Disaster management: How prepared are we? — Tay Tian Yan

NOVEMBER 1 — What can we do in the face of a major disaster?

This is a lesson Malaysians have to learn.

The water cuts in Selangor and the fire at JB's Sultanah Aminah Hospital are different in nature, but they are all disasters.

When a disaster strikes, the first thing some people will do is to look for the scapegoat. For instance. Selangor Menteri Besar Azmin Ali asserted that the river pollution causing the water supply disruption was the work of Umno, without offering any evidence.

That was an act trying to avert public attention, and frustration. I'm not sure how people will actually believe in him, but even if there some, what can be done? Can that solve the problem of water source contamination?

Of course not. Moreover, this kind of things will keep happening in the future, and could get worse perhaps.

We don't need an environmental expert to tell us that our river pollution has been present for many years and is getting really serious now. Many factories dump their wastes into the river, including toxic metallic wastes.

Residents living beside the river are used to throwing all their household garbage into the river too, in particular squatters and migrants. These people know nothing about environment preservation, and we don't have garbage trucks to come in and remove the rubbish, either. The easiest way to dispose of the garbage is to throw everything into the river, including human excrement.

Most of the rivers in this country have been seriously polluted, some already dead. Some of these rivers pour into the ocean while some end up in our dams to become our drinking water.

Both federal and state governments are well aware of the potential risks. Not only is the water supply affected, it could even trigger a major water quality disaster.

The question is: Other than finger pointing, what else can the federal or state government do?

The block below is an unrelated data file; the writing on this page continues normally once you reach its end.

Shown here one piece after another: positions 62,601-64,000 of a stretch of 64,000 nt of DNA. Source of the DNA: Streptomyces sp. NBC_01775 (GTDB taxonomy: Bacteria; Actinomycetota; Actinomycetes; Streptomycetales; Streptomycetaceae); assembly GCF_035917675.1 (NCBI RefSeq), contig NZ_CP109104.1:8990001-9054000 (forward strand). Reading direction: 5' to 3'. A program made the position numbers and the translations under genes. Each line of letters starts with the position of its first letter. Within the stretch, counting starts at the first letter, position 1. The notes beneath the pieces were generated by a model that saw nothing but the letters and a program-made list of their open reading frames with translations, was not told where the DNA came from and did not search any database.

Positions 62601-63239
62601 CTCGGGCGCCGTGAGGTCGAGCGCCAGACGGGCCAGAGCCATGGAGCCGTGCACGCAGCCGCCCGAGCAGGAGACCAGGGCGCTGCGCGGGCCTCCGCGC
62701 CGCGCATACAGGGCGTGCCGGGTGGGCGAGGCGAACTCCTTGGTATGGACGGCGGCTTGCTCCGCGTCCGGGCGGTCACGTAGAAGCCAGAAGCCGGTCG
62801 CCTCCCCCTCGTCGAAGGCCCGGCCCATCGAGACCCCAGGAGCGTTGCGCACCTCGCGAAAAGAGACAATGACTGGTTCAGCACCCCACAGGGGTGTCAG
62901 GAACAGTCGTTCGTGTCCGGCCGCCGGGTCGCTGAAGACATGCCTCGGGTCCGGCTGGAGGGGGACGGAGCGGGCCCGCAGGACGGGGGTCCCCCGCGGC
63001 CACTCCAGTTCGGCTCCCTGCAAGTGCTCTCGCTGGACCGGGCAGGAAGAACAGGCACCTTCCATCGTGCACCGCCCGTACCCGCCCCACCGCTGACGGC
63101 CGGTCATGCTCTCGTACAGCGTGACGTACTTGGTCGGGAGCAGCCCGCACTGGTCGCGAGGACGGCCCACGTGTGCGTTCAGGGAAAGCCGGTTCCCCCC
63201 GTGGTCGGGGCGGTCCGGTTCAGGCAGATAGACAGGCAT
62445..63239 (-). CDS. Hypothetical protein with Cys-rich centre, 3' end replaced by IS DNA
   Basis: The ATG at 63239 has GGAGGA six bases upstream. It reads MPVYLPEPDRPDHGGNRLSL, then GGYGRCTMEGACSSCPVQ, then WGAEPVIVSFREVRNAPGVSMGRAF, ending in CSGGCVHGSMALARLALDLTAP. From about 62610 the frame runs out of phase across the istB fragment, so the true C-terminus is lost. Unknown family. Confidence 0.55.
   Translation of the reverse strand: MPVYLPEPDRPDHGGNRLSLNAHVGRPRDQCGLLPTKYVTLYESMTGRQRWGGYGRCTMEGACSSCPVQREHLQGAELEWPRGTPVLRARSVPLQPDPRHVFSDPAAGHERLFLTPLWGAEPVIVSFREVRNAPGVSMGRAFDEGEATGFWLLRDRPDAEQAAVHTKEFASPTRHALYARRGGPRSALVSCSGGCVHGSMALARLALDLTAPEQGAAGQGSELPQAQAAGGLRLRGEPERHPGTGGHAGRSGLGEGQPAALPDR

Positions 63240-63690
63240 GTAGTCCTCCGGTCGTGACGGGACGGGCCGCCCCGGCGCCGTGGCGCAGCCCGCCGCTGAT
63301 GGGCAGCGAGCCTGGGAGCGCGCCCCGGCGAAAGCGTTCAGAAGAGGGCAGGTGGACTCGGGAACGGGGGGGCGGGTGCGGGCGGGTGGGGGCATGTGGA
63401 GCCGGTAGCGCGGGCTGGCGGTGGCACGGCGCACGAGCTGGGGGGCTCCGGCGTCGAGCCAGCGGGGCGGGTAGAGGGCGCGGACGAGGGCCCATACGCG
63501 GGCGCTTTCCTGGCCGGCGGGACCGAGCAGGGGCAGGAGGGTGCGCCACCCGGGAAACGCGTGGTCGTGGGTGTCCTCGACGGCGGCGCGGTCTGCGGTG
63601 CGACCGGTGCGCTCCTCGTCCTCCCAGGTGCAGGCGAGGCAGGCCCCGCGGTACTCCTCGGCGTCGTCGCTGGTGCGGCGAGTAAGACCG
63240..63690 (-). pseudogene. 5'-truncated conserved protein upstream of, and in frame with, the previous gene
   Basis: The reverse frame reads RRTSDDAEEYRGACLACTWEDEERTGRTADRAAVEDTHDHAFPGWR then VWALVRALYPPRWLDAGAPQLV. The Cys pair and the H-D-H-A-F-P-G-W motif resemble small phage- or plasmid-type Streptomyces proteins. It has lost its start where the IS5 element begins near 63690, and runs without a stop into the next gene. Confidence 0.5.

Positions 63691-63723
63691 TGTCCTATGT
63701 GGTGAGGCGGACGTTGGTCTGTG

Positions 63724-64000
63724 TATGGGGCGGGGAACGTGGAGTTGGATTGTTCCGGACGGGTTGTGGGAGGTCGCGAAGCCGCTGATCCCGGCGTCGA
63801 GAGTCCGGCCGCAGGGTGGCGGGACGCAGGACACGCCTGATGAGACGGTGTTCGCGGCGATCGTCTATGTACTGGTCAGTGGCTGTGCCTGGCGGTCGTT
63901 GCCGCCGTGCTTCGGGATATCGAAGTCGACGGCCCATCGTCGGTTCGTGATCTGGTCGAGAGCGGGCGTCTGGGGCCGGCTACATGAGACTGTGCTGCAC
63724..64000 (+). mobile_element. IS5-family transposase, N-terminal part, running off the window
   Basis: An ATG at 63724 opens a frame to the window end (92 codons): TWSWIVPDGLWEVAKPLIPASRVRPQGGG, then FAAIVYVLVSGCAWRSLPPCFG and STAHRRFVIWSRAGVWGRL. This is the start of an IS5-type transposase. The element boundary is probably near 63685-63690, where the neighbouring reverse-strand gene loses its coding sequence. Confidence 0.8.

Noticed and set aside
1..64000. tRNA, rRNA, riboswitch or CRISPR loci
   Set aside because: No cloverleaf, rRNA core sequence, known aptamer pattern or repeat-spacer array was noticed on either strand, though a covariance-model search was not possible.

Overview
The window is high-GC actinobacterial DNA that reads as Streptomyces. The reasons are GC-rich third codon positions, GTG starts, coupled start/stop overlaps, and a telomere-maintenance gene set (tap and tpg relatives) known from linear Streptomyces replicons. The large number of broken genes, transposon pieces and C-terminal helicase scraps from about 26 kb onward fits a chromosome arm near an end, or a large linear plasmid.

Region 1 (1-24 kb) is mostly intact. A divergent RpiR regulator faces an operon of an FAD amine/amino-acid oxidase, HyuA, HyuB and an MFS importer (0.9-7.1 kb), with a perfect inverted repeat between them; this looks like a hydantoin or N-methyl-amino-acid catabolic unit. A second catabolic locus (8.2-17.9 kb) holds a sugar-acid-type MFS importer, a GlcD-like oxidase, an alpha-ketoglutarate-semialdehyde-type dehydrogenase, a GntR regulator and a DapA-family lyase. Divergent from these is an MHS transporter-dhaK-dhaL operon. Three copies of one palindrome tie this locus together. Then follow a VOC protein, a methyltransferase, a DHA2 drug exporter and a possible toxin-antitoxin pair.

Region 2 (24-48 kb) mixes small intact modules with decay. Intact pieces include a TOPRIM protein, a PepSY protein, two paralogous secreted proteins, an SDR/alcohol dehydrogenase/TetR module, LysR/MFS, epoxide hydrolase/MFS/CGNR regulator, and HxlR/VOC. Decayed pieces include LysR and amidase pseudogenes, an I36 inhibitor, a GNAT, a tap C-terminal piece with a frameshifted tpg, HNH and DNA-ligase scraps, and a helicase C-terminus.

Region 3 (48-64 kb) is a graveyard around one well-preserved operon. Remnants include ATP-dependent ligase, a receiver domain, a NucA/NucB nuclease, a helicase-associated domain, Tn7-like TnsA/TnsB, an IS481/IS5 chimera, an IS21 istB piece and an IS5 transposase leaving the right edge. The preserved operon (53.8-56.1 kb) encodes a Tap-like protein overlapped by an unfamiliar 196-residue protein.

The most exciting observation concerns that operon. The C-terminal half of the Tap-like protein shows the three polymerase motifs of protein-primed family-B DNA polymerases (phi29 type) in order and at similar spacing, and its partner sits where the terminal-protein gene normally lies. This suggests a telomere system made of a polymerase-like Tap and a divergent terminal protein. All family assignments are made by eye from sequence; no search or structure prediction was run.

Factories continue to pour their wastes into the river, and residents continue to dump their rubbish and excrement there too.

No preventive measures have been taken by the government, and when something bad happens, people will start to look for convenient scapegoats.

What we have today is only water supply disruption, not any major environmental disaster. We are indeed lucky enough.

The fire at HSA, to a certain extent, was also an accident, but behind the accident is the severe problem with our antiquated medical facilities, wiring, and lack of safety measures.

Sure enough the hospital is old, but the problem lies in the fact that we lack the concept of maintaining and rejuvenating our outdated facilities. Old things are bound to give problems, and to prevent them, we need to maintain them properly.

There are tons of older institutions in the world, including hospitals and universities, but they remain reliable and safe today because of regular maintenance and rehabilitation.

Anyway, the effort of HSA staff and fire and rescue dept personnel in tackling the disaster has been highly commendable. Many doctors and nurses were risking their lives to rescue those trapped in the fire. — Sin Chew Daily

* This is the personal opinion of the writer or publication and does not necessarily represent the views of Malay Mail Online.

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